Conventions | This Japan Times article about Comiket provides a fascinating look behind the scenes of the dojinshi (self-published manga) fair, which each August and December new draws between 560,000 to 590,000 visitors to Tokyo Big Sight. However, even that massive convention center is becoming too small for the event; of the 51,000 booth applications for August’s Comiket 84, only 35,000 were granted because of space limitations. Incredibly, the organizing Comic Market Committee has just eight full-time employees (but more than 3,000 volunteers). [The Japan Times]
Creators | MariNaomi discusses her experience of being sexually harassed by another creator while participating in a panel at a comics convention. That’s right, she was sexually harassed onstage. [xojane]
Creators | Tom Spurgeon kicks off his holiday interview series with a lengthy chat with Paul Pope, whose Battling Boy was one of the notable graphic novels of the year. [The Comics Reporter]
Creators | Jeff Smith talks about his new webcomic, Tuki, and the Best American Comics 2013 anthology, which he edited. [Graphic Novel Reporter]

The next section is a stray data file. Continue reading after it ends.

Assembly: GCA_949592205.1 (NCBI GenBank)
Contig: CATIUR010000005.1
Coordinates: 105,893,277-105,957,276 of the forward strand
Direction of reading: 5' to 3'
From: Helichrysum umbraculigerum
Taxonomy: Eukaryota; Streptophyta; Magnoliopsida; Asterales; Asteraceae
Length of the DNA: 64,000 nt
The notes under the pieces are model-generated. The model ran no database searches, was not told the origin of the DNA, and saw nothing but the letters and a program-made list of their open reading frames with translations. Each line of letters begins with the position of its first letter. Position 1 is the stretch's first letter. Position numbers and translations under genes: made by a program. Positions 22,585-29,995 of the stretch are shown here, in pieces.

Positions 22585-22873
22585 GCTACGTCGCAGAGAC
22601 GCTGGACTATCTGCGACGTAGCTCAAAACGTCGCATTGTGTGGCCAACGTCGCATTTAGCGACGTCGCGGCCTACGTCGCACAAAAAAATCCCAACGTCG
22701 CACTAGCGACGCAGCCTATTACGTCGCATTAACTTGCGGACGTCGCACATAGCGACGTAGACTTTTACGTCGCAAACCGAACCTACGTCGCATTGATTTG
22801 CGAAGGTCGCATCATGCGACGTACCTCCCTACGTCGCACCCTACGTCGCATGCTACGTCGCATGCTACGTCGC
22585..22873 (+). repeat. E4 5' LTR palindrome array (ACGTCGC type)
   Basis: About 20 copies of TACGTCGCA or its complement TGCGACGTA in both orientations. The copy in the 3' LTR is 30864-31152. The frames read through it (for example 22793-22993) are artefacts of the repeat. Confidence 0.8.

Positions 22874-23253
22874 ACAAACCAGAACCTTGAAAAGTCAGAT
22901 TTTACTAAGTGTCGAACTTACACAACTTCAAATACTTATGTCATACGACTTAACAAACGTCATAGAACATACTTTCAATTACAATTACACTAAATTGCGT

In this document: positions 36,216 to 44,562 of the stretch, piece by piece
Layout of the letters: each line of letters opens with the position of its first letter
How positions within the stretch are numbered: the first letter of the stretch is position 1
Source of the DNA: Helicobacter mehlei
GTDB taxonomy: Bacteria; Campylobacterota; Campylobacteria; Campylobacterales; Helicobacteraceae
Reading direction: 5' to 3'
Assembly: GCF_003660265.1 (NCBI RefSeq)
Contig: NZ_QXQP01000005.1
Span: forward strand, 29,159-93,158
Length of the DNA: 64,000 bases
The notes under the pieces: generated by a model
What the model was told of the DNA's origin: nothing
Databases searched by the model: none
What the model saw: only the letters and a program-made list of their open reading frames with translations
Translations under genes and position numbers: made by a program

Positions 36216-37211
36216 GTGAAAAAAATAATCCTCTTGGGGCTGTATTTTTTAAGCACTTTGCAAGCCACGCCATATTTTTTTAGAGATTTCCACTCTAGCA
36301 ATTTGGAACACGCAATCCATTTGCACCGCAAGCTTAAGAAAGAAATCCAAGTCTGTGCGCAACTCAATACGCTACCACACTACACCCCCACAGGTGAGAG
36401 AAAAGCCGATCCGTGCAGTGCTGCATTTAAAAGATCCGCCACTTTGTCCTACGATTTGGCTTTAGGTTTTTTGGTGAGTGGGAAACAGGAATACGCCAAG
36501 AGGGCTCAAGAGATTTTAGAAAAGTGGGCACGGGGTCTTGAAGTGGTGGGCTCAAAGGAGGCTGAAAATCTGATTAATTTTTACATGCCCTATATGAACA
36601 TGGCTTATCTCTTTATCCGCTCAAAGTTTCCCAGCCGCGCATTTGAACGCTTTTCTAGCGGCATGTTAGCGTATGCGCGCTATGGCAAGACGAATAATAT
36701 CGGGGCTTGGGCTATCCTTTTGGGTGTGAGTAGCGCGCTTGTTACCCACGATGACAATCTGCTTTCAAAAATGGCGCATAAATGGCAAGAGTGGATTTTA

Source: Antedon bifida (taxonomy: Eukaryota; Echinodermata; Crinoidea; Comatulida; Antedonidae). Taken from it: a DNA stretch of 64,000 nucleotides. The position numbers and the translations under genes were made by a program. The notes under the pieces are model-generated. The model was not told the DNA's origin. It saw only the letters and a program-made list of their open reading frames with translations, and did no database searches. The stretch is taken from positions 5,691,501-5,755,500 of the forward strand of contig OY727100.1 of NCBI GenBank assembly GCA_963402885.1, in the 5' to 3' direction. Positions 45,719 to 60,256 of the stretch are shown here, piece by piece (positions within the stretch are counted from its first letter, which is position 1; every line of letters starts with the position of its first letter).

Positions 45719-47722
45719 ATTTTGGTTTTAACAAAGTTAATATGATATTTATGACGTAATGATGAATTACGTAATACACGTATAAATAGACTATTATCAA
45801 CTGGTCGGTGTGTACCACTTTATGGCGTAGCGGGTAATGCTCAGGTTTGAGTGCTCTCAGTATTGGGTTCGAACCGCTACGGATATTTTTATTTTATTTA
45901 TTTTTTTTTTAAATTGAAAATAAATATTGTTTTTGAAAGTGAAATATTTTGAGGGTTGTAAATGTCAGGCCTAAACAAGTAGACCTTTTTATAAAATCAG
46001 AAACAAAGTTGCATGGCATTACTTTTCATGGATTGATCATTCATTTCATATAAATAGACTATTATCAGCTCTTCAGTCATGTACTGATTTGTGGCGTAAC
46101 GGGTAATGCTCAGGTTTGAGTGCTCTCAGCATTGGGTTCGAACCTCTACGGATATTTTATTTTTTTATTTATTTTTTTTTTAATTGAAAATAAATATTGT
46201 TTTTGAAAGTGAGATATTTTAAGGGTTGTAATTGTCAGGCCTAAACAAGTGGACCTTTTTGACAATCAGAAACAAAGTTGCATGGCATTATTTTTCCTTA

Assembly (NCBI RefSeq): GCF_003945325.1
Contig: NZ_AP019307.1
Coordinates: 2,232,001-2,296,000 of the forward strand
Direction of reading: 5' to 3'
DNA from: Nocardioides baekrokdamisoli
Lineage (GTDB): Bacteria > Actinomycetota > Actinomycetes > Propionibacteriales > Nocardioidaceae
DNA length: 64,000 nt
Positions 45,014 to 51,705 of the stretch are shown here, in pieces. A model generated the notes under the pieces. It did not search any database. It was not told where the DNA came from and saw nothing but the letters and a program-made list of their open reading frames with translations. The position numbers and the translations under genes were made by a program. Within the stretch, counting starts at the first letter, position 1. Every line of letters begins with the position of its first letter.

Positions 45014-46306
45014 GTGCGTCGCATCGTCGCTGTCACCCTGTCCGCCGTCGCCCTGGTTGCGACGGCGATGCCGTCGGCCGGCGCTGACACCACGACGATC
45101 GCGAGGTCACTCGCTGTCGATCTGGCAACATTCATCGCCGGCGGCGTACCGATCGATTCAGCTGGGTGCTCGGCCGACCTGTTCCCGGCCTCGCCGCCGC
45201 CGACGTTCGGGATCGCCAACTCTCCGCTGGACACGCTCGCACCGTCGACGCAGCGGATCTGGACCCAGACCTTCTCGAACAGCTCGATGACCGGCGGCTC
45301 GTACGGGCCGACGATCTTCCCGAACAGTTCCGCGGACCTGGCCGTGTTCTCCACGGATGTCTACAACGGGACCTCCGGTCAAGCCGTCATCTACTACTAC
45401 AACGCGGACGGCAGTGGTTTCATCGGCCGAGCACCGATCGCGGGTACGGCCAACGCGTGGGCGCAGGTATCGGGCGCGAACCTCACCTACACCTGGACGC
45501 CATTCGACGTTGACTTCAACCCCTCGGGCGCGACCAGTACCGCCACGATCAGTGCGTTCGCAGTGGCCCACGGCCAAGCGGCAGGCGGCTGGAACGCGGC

Creators | Michael Fiffe talks about Copra. [Factual Opinion]
Comics | For his second holiday interview, Spurgeon engages writers-about-comics Sean T. Collins and Joe “Jog” McCulloch in a wide-ranging conversation about indie, art and literary comics, including the effects of PictureBox and its recent demise, why there is no business journalism about alt-comics, and the future of Fantagraphics. [The Comics Reporter]
Comics | Visual linguist Neil Cohn explains how comics have a language all their own. [Fast Company]
Comic Strips | KC Carlson reminisces about reading Peanuts as a child, saving the strips, getting a new Peanuts book every Christmas from his Grandma Lil, and even corresponding with Charles Schulz. [Westfield Comics]
Retailing | Savannah Comics in Savannah, Georgia, is closing its doors, although it’s not exactly going out of business; it will merge with a sister store, Comics & More. Owner Chuck Durden explains that the shop started as a video store that also carried magazines and comics on the side, until strong customer demand for the Batman comic A Death in the Family forced Durden to join the direct market. With the Savannah College of Art and Design nearby, he had plenty of customers, and a few celebrities dropped by from time to time as well. Ironically, the store is closing not because of any problem with the comics side but because movie rentals have plummeted. [SavannahNow]
- Ad Free Browsing
- Over 10,000 Videos!
- All in 1 Access
- Join For Free!